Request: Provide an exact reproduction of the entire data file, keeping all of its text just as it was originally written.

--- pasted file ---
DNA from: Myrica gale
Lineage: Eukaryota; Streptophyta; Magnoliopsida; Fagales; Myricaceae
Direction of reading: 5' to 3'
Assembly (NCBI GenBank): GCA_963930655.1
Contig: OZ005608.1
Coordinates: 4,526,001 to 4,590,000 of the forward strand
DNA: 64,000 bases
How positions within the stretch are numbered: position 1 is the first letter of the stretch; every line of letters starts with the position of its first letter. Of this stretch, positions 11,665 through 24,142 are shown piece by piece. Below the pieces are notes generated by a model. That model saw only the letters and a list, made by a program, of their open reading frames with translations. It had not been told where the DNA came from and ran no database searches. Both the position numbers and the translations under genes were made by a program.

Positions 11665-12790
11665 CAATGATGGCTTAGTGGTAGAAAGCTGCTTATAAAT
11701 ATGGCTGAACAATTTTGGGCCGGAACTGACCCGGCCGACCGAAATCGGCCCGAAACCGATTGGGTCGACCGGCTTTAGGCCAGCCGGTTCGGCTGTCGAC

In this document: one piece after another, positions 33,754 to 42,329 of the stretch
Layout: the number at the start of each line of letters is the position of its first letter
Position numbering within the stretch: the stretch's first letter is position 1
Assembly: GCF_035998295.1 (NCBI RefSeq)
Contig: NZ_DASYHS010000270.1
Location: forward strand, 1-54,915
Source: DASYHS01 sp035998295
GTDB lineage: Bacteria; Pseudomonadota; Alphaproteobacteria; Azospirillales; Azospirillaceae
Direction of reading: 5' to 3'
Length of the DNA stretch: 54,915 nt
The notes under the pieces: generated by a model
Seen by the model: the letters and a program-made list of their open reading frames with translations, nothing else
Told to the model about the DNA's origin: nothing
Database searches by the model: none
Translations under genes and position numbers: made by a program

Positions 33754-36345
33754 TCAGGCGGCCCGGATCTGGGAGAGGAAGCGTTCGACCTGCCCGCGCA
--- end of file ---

DNA from: Myrica gale
Lineage: Eukaryota; Streptophyta; Magnoliopsida; Fagales; Myricaceae
Direction of reading: 5' to 3'
Assembly (NCBI GenBank): GCA_963930655.1
Contig: OZ005608.1
Coordinates: 4,526,001 to 4,590,000 of the forward strand
DNA: 64,000 bases
How positions within the stretch are numbered: position 1 is the first letter of the stretch; every line of letters starts with the position of its first letter. Of this stretch, positions 11,665 through 24,142 are shown piece by piece. Below the pieces are notes generated by a model. That model saw only the letters and a list, made by a program, of their open reading frames with translations. It had not been told where the DNA came from and ran no database searches. Both the position numbers and the translations under genes were made by a program.

Positions 11665-12790
11665 CAATGATGGCTTAGTGGTAGAAAGCTGCTTATAAAT
11701 ATGGCTGAACAATTTTGGGCCGGAACTGACCCGGCCGACCGAAATCGGCCCGAAACCGATTGGGTCGACCGGCTTTAGGCCAGCCGGTTCGGCTGTCGAC

In this document: one piece after another, positions 33,754 to 42,329 of the stretch
Layout: the number at the start of each line of letters is the position of its first letter
Position numbering within the stretch: the stretch's first letter is position 1
Assembly: GCF_035998295.1 (NCBI RefSeq)
Contig: NZ_DASYHS010000270.1
Location: forward strand, 1-54,915
Source: DASYHS01 sp035998295
GTDB lineage: Bacteria; Pseudomonadota; Alphaproteobacteria; Azospirillales; Azospirillaceae
Direction of reading: 5' to 3'
Length of the DNA stretch: 54,915 nt
The notes under the pieces: generated by a model
Seen by the model: the letters and a program-made list of their open reading frames with translations, nothing else
Told to the model about the DNA's origin: nothing
Database searches by the model: none
Translations under genes and position numbers: made by a program

Positions 33754-36345
33754 TCAGGCGGCCCGGATCTGGGAGAGGAAGCGTTCGACCTGCCCGCGCA